Questions to Ask Your Doctor About Multiple Myeloma Recurrence

Go into your appointment prepared.

Multiple myeloma, the second most common blood cancer, is considered an incurable disease. That means, unfortunately, that even after extensive treatment or remission, the cancer can recur. The good news: Recurrent myeloma—sometimes also referred to as relapsed multiple myeloma—is a highly treatable disease. Advances in genomics and immunotherapy in particular, have created new options for treatment.

If your multiple myeloma has recurred, take a deep breath. Then, prepare to meet with your healthcare provider. Discussions of treatment can be both emotional and overwhelming, so use these question as a guide to get started. One last reminder: With relapsed multiple myeloma, as with any serious disease or condition, it’s a good idea to get a second opinion. Consider meeting with another doctor to review treatment options—more information can help clarify your path forward.

9 Questions to Discuss With Your Doctor

  1. Can you explain my laboratory test results? Your healthcare provider is an expert in interpreting and understanding pathology reports. Have your doctor walk you through the results, explaining what everything means. You deserve to have a thorough understanding.
  2. Do I need to be treated? Keep in mind that not all relapsed multiple myeloma merits aggressive treatment—or even any treatment at all. When the relapse is indolent—that is, slow to develop and not currently problematic—healthcare providers may opt to simply monitor the cancer, without any treatment.
  3. What are the available treatment options and what do you recommend for me? There are many treatment options available for multiple myeloma. Your healthcare provider’s recommendations will likely be influenced by your original treatment effectiveness and your response to it. Ask your doctor for insight into the following options, including the benefits and risks of:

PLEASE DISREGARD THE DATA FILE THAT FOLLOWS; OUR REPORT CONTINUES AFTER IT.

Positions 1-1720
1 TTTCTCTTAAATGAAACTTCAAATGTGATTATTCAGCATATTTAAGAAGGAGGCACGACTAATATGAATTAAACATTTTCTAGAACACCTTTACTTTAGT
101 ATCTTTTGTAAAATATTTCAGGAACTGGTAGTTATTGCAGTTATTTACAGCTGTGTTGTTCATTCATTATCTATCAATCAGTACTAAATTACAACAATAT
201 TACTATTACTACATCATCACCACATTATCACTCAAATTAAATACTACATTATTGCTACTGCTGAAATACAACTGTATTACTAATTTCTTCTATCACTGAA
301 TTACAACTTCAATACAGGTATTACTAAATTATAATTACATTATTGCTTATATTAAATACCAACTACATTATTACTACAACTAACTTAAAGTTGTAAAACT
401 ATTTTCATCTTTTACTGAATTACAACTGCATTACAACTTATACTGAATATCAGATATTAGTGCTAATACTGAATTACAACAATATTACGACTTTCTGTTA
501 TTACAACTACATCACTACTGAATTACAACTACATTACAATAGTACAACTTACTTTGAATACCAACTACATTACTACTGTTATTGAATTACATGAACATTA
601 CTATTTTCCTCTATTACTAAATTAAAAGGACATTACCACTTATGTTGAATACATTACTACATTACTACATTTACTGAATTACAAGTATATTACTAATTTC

• Chemotherapy and other drugs, including targeted or biological drug therapies
    • Stem cell transplant
    • Radiation therapy
    • Steroids
    • Surgery
  4. How are my options different or similar from my original treatment? You’ve been through treatment before, so you likely have some sense of your options. Ask your doctor if you should repeat the same treatment plan, or opt for something new.
  5. Are there any clinical trials available that make sense for me? Clinical trials offer access to new medications, for a disease where treatment strategies have shifted greatly in recent years. Inquire about clinical trials: Ask if your doctor knows any that are a good fit for you, where they are located, where you can find out more information and get details on the costs.
  6. What side effects can I expect from your recommended course of treatment? If your doctor has a treatment recommendation—or narrows the list down to a few options—inquire about impact of the treatment. For instance, will you be able to work? Will your sex life, exercise routine or other aspects of your daily life be affected? Make sure to inquire about both short- and long-term effects.
  7. What’s the treatment goal? Ask your doctor if the intent behind the treatment is for you to enter remission again or to reduce symptoms and help you feel better.
  8. What’s my prognosis? Your healthcare provider won’t be able to answer this question in a single sentence. That’s because many factors—including the stage of the disease, your general health, your response to treatment in the past and clinical and laboratory findings and test results. Understanding your overall prognosis can help steer your decisions around treatment.
  9. Is there anything else I should be asking or considering? You are deeply familiar with one case of multiple myeloma: Your own. Your healthcare provider, however, has treated many. Rely on your doctor’s expertise, and make sure to get as much information as possible during your appointment. This question is a great way to cover your bases, and make sure your healthcare provider shares any and all insight.

Medically reviewed in November 2018.

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